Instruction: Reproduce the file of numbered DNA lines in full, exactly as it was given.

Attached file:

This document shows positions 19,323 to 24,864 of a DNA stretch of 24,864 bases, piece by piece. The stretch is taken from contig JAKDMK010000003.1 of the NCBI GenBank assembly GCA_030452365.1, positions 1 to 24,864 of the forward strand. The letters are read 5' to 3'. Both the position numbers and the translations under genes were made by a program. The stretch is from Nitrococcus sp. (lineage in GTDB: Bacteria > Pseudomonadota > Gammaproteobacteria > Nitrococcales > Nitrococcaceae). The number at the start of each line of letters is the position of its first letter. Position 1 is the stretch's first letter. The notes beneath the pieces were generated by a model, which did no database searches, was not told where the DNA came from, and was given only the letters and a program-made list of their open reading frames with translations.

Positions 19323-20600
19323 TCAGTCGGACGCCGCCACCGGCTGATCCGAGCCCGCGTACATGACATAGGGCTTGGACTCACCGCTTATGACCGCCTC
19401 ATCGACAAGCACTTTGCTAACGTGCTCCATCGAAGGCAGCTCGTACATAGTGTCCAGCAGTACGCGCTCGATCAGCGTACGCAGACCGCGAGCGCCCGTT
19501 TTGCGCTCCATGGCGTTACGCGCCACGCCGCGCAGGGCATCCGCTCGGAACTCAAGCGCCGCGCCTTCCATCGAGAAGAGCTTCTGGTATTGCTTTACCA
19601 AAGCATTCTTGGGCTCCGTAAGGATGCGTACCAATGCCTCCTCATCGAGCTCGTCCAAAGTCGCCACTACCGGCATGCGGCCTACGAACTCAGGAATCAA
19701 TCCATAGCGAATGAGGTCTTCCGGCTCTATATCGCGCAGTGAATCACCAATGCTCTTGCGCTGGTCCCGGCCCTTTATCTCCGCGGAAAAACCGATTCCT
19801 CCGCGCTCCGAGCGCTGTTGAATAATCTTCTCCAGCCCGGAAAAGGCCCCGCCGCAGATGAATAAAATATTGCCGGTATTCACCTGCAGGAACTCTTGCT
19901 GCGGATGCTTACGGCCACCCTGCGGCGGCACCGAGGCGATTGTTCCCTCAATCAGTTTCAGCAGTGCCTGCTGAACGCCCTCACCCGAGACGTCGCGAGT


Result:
This document shows positions 19,323 to 24,864 of a DNA stretch of 24,864 bases, piece by piece. The stretch is taken from contig JAKDMK010000003.1 of the NCBI GenBank assembly GCA_030452365.1, positions 1 to 24,864 of the forward strand. The letters are read 5' to 3'. Both the position numbers and the translations under genes were made by a program. The stretch is from Nitrococcus sp. (lineage in GTDB: Bacteria > Pseudomonadota > Gammaproteobacteria > Nitrococcales > Nitrococcaceae). The number at the start of each line of letters is the position of its first letter. Position 1 is the stretch's first letter. The notes beneath the pieces were generated by a model, which did no database searches, was not told where the DNA came from, and was given only the letters and a program-made list of their open reading frames with translations.

Positions 19323-20600
19323 TCAGTCGGACGCCGCCACCGGCTGATCCGAGCCCGCGTACATGACATAGGGCTTGGACTCACCGCTTATGACCGCCTC
19401 ATCGACAAGCACTTTGCTAACGTGCTCCATCGAAGGCAGCTCGTACATAGTGTCCAGCAGTACGCGCTCGATCAGCGTACGCAGACCGCGAGCGCCCGTT
19501 TTGCGCTCCATGGCGTTACGCGCCACGCCGCGCAGGGCATCCGCTCGGAACTCAAGCGCCGCGCCTTCCATCGAGAAGAGCTTCTGGTATTGCTTTACCA
19601 AAGCATTCTTGGGCTCCGTAAGGATGCGTACCAATGCCTCCTCATCGAGCTCGTCCAAAGTCGCCACTACCGGCATGCGGCCTACGAACTCAGGAATCAA
19701 TCCATAGCGAATGAGGTCTTCCGGCTCTATATCGCGCAGTGAATCACCAATGCTCTTGCGCTGGTCCCGGCCCTTTATCTCCGCGGAAAAACCGATTCCT
19801 CCGCGCTCCGAGCGCTGTTGAATAATCTTCTCCAGCCCGGAAAAGGCCCCGCCGCAGATGAATAAAATATTGCCGGTATTCACCTGCAGGAACTCTTGCT
19901 GCGGATGCTTACGGCCACCCTGCGGCGGCACCGAGGCGATTGTTCCCTCAATCAGTTTCAGCAGTGCCTGCTGAACGCCCTCACCCGAGACGTCGCGAGT